August 23, 2017

Karoline Holhjem – An International Illustrators Project Blog

With a lifelong passion for drawing and art, the Norwegian illustrator and graduate Karoline Holhjem uses her fascination for the surreal and dream-like to create everything from childrens books and writing, to animation and musical productions.


Karoline is a graduate from Birmingham City University, taking part in The International Illustrators Project – an international exchange of outstanding and emerging illustrators and comics artists across the UK, Estonia, Latvia and Lithuania.

Karoline’s blog post shares her first experiences of her working with Reinis Petersons in the first round of workshops. Reinis is an illustrator and animated film artist based in Riga, Latvia. Nominee of The Astrid Lindgren Memorial Award and The Hans Christian Andersen Award, Reinis has illustrated dozens of children’s books and board games.



My idea started by imagining a surreal magical forest, and then I developed creatures that could live there. I was thinking of the visual potential; a magical forest can be so creative and beautiful, and so there’s lots of ways to make the story look appealing. From this I made one character that didn’t fit in with the colourful and happy forest: a black shadow-spirit. The plot is that the shadow-spirit wants to be colourful, like the other creatures in the forest, but his way of trying to become colourful is to steal the colour from plants and other creatures, which of course the others don’t like. The theme of my story is the feeling of being left out, or feeling different, and it also touches upon how to live together in a community that is the forest.
I’m inspired by Tove Jansson and her fantastic Moomin universe. The creativity and surreal characters and places make it possible for almost anything to happen, and there’s also this calm and steady humour. Reinis Petersons showed me an illustrator called Kitty Crowther, who has some similarities with Tove Jansson’s style, and I quite like her drawings. I find this project very exciting because we are given so much freedom to tell our story and to explore our visual language for it. I’m looking forward to trying different styles and techniques, developing the characters even more, as well as figuring out the best way for the story to come across to the reader.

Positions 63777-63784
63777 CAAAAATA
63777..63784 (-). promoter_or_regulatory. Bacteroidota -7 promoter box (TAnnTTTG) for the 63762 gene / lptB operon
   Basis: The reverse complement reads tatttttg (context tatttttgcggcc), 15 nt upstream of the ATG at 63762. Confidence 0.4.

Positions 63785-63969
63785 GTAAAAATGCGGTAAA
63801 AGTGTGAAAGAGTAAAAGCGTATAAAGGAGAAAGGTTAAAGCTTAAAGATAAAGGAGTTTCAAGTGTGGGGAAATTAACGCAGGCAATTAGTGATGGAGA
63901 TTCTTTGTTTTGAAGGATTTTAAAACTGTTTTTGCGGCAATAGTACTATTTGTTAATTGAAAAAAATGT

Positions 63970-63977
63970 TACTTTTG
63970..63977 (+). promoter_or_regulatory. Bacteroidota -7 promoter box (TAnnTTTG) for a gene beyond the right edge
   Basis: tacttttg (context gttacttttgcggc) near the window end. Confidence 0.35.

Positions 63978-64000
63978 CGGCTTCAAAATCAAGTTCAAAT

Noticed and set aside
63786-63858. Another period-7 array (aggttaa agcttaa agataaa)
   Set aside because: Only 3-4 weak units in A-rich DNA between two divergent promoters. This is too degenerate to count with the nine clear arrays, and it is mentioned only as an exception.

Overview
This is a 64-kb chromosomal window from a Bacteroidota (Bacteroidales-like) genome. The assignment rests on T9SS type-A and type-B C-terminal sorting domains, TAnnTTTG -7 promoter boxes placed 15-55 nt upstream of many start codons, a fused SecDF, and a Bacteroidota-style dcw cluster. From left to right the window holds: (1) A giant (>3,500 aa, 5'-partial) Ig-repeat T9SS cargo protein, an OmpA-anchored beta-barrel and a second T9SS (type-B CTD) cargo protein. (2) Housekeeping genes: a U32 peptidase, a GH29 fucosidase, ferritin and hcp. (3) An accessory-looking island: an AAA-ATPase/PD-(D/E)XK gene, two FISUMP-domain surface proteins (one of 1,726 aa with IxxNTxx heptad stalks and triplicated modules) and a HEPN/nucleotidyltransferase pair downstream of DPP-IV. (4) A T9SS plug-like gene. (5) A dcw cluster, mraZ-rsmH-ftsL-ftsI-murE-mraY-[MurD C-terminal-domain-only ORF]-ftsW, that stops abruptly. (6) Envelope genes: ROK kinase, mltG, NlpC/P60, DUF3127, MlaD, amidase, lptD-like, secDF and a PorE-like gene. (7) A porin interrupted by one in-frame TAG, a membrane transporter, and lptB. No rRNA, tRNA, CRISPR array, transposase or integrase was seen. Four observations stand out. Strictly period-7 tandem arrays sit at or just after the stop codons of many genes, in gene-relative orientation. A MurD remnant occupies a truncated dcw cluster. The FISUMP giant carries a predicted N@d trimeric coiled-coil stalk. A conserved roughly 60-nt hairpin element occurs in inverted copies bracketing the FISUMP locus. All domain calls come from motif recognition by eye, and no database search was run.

I don’t think any of us knew what to expect, we all just heard it would be a good opportunity for us to take part in this project. During the week we got to know Reinis Petersons and some of his work. It was inspiring to listen directly to a professional illustrator and see all the different work he is producing. Reinis seems like a diverse, hard-working, and humorous person.

A lot of the workshop consisted of helping us produce ideas and stories fast. Reinis gave us different tasks, like drawing shapes and making them into characters, and design money for a made-up country. All the time we collaborated on each other’s drawings, passing them around and making up stories together. We did one exercise where we drew objects from a hardware shop, and made them into characters, which then the next person created a plot for, and the next person turned into a one-page comic.

One exercise I found particularly useful was when we folded and cut paper into a small 6-page dummy-book, plus front and back cover. We were told to draw on the pages in a specific order, always passing our books around so not one person drew in the same book twice. The first person does page number one, and sets off the story. The second person makes the last page, page 6, which shows how the story ends. The next person does page 2, and then the next 5, and next 3 and finally 4, so the book is made from both ends, and the middle part is made last. In the end the two last people made the front and back cover (7 and 8).

I think this technique is nice because you don’t have to think about how the whole story links from the very beginning, and if you already have some parts of a story planned you can start with those pages and use this technique to try and fill out the rest. It challenges you to create a finished plot in a very short time. It was good to start off together, share our ideas and get pushed to produce the story so quickly. Soon we will have a Skype-tutorial with Reinis, and then when we meet for the second workshop in June we will finish all together again.

Karoline Holhjem, May 2017